By Fr Cireneo Matulac

One of the communities in China visited by Fr Matulac

The author is from Payao, Zamboanga Sibugay, in southwest Mindanao. While a seminarian he spent two years on First Mission Assignment in Chile. After his ordination he went on mission to China. He is now Vice-Rector at the Columban House of Studies in Cubao, Quezon City. He has contributed a number of articles to MISYONonline.com over the years.

Recently I visited some small Catholic communities in the north of China. I visited one particular community, with little more than ten families gathered together, with the Parish Priest. He asked me to give a short talk to the congregation while he was hearing confessions. I thought I would say something on reconciliation and forgiveness. I introduced myself as a missionary priest from the Philippines, a member of the Missionary Society of St Columban.

Columbans work in many places in Asia: China, Korea, Pakistan, Taiwan and the Philippines. I spoke to them of the ministry of reconciliation between Muslims and Christians in Mindanao.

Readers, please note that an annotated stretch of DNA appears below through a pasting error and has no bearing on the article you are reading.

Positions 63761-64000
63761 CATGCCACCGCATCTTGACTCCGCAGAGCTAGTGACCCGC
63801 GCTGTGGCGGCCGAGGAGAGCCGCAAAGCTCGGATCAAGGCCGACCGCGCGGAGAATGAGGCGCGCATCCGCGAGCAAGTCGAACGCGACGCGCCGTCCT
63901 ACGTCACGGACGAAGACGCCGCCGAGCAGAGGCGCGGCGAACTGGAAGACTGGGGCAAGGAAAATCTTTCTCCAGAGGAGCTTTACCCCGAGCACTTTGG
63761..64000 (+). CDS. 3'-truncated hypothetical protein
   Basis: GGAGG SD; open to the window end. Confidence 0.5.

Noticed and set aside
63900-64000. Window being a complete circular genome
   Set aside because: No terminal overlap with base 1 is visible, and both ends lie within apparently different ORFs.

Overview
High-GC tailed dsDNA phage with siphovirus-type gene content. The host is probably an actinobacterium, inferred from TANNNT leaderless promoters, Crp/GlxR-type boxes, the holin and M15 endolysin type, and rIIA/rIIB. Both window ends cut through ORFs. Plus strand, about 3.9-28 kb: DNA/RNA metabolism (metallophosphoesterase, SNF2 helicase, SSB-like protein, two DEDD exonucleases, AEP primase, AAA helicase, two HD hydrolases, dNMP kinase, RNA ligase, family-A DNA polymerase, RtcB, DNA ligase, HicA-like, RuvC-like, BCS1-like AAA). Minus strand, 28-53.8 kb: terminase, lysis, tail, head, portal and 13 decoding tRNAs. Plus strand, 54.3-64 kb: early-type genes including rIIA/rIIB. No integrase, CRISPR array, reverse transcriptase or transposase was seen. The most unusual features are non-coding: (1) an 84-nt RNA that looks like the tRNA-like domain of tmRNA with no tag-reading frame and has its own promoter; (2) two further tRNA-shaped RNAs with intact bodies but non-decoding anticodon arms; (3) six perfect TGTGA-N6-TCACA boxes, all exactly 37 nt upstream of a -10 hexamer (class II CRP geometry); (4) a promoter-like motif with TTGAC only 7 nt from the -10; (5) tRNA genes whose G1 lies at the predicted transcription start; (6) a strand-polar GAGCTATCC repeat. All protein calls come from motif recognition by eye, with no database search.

‘A light in the darkness during those Martial Law years’

By Fr Seán Coyle

Attorney Francisco B. Cruz, Knight of St Sylvester

(8 July 1931 – 18 October 2015)

This article is an edited version of a letter published in The Visayan Daily Star on 23 October 2015.

On 18 October 2015 a great human being and outstanding Christian died in Bacolod City, Attorney Francisco B. Cruz, on the eve of the sixth anniversary of his receiving the City’s Banwahanon Award.

This was given ‘for his selfless and free legal service extended to the poor and his vigilance and devotion to the practice of law for over 40 years. He was also cited for his untiring efforts to give an example of law as the vehicle for justice and peace.’

Attorney Cruz was made a Knight of the Pontifical Equestrian Order of St Sylvester, Pope and Martyr, by the Vatican. Membership of the Order ‘is intended to award Roman Catholic laymen who are actively involved in the life of the church, particularly as it is exemplified in the exercise of their professional duties and mastership of the different arts.’